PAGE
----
The final World Press Briefing staged by LOCOG this week sought to show that everything is in place for next year’s Games, PHILIP BARKER reports
It is not on the sporting timetable, but journalists could face a marathon on the very first day of the 2012 Olympics.
The international media gathering in London for the World Press Briefing this week, they discovered that the opening ceremony proper will not begin until 9pm local time (there had been an earlier suggestion that the ceremony would begin at 8.12pm, or 20:12 on the 24-hour clock).
By 9pm in London in July, it is only just getting dark and the modern Olympic ceremony needs the cloak of night time for all the theatrical lighting to work. Organisers have a target time of midnight for it all to finish, which might prove a bit on the optimistic side.
More than 200 national teams are expected to parade at the Opening Ceremony (exactly how many is not yet certain because some NOCs are under suspension). By the time they’ve all made their way into the stadium it won’t be much before 11.30, assuming not too many of them dawdle, when IOC President Jacques Rogge invites the Queen to open the Games, which she will do in only 16 words.
Add another 10 minutes for the oaths to be taken by a British athlete and a judge, and it will approach midnight before the flame finally burns. Then there’s the post-ceremony press conference from Danny Boyle, so journalists covering the occasion could end up seeing the sunrise. And that’s only Day One.
This week’s briefing, the last one before the Games, offered a first chance to see inside the Main Press Centre. It is commendably close to the Olympic Stadium. With no fixtures and fittings yet in place, it was difficult to reconcile the vast empty spaces with the bustling centre it will become. One thing to note, unlike recent MPCs, there are no escalators, only stairs and “smart” lifts where you select your floor by pressing a button on arrival at the lift. The “smart” computer selects which of the multiple lifts you should use. Needless to say, the lift we were in didn’t quite work as it should.
The venue media centres will include one in the Athletes’ Village, where media access will follow previous Games conventions. There’ll be no access to the residential areas once the Games begin, but media tours of the village accommodation will be on offer on July 12, 24 and 26.
The Aquatics Centre is all but finished. Even the showers work in the diving area, to the chagrin of some reporters who were caught unawares while viewing the facilities. Apparently, someone leant on the on button.
The Velodrome is another venue that is all but ready. “The best Veoldrome I have ever been in,” one senior agency journalist would say (surely it could not be the first veoldrome he had ever been in?). Destined forever to be known as “The Pringle” we learned that Sir Chris Hoy has had a hand in the design, even to the extent of making sure that there’s a handily placed toilet within easy reach.
Looming over the whole park is the Westfield Centre, where the British Olympic Association will have much of their media operation. They’ve given an undertaking to bring every medallist to the off-Park facility. This will come as a relief to non-rights holding broadcasters and non-accredited journalists.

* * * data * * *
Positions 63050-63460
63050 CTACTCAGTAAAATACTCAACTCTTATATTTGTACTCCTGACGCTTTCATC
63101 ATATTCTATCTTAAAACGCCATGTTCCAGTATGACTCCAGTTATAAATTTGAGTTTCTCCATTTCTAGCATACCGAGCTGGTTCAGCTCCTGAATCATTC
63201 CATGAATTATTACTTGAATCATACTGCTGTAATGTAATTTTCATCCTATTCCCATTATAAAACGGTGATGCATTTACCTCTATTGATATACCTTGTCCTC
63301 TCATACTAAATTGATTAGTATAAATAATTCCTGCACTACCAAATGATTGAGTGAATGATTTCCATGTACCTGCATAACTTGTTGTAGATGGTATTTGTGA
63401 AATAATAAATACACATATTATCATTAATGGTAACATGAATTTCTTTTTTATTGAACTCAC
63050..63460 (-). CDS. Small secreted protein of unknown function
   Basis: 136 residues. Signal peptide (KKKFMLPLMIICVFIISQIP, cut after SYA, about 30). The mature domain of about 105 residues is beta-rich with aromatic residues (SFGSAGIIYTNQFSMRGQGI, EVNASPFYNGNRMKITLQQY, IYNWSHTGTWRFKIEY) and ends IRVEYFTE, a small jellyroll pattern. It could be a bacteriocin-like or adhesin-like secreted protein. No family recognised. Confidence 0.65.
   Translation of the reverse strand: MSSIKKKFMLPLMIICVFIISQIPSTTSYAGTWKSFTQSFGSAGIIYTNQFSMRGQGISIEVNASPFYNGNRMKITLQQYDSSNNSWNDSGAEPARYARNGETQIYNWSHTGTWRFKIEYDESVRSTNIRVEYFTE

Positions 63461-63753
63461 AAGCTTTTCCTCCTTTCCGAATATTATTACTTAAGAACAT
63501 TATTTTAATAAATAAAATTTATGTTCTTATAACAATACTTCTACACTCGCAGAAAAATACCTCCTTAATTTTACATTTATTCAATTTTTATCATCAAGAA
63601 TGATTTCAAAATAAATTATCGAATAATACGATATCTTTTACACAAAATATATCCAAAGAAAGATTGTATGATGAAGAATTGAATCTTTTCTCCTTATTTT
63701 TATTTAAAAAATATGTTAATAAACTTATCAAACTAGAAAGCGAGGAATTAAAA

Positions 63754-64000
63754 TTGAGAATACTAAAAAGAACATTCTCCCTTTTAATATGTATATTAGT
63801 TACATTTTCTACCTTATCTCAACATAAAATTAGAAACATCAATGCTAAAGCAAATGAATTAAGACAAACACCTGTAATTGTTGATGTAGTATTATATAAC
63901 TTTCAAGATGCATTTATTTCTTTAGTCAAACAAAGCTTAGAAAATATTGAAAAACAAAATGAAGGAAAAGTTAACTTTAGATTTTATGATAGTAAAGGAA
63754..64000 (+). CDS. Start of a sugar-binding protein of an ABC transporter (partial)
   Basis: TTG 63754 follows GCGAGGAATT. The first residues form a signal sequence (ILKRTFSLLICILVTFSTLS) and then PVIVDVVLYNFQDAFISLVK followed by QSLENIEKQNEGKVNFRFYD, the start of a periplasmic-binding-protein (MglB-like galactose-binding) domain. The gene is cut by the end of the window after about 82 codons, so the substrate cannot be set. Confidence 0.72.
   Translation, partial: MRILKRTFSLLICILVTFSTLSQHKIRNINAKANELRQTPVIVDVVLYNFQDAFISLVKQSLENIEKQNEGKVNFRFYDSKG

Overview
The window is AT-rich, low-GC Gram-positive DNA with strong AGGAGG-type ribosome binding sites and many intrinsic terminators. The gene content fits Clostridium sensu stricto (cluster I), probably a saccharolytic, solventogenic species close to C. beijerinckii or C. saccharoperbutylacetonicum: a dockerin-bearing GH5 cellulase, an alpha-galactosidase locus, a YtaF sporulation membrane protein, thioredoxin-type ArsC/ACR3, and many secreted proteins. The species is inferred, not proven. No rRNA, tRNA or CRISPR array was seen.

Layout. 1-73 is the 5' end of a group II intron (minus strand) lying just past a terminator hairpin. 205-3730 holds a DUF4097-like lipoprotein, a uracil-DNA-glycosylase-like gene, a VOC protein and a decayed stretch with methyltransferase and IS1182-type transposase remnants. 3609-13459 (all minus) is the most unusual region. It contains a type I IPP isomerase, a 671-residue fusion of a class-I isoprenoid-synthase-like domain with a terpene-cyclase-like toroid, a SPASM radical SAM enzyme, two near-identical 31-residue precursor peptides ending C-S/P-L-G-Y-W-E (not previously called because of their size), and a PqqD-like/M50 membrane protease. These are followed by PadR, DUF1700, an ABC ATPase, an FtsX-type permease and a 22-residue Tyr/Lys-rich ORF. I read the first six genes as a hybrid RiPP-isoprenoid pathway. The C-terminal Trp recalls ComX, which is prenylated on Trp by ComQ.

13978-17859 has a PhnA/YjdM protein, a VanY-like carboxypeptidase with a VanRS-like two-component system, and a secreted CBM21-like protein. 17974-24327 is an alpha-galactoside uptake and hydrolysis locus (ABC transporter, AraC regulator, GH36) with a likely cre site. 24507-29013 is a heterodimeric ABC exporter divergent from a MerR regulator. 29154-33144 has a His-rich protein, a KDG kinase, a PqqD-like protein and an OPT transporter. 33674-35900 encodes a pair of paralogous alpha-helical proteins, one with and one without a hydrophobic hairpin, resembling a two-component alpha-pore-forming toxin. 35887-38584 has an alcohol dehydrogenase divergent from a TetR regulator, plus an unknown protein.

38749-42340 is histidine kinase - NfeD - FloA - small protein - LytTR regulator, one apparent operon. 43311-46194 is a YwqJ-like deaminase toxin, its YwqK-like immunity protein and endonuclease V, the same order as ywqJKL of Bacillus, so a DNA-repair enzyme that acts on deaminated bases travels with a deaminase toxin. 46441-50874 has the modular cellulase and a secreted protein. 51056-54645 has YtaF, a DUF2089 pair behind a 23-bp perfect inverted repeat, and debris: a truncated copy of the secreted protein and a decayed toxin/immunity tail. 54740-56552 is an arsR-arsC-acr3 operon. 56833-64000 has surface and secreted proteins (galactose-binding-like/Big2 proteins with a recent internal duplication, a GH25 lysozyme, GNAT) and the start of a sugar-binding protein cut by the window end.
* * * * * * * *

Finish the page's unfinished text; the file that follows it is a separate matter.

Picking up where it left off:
More details emerged about the facilities on offer at “Boris’s Boudoir”, officially the London & Partners non-accredited media centre. Based at One Great George Street, it opens before the official MPC and remains open until the end of the Paralympic Games. It will feature press conference rooms and has a spectacular working room. It will also rent office space and offer filming positions from London beauty spots. They hope to be able to offer a city-wide filming permit, though two boroughs have not yet signed up.
Travelling around London remains a hot Games topic, for journalists probably more than the competitors. The WPB had a reception at The Guildhall in the heart of the City of London on Tuesday; 24 hours later, the roads leading there were entirely snarled up with traffic tailbacks a mile-long in four directions from Ludgate Circus, while all trains from south of the city into London Bridge and Victoria were subject to delays. And as for the Tube network…
All the meetings at this week’s briefing were held at the University College London’s Institute of Education. Close to Russell Square, the designated media transport hub, it meant media were able to check the projected journey times for next year when on excursions.
LOCOG claims a journey time of 35 to 40 minutes from Bloomsbury to the MPC. During these briefing sessions, without the Olympic lanes in operation, colleagues from overseas reported that this journey time was achieved. On the final day, the trip to Wimbledon took an hour door to door, which is five minutes more than the estimate.
So far so good, but those journalists who opt to stay at (cheaper) hotels that are not part of the official packages might yet encounter problems if there are snarl ups on the public transport system.
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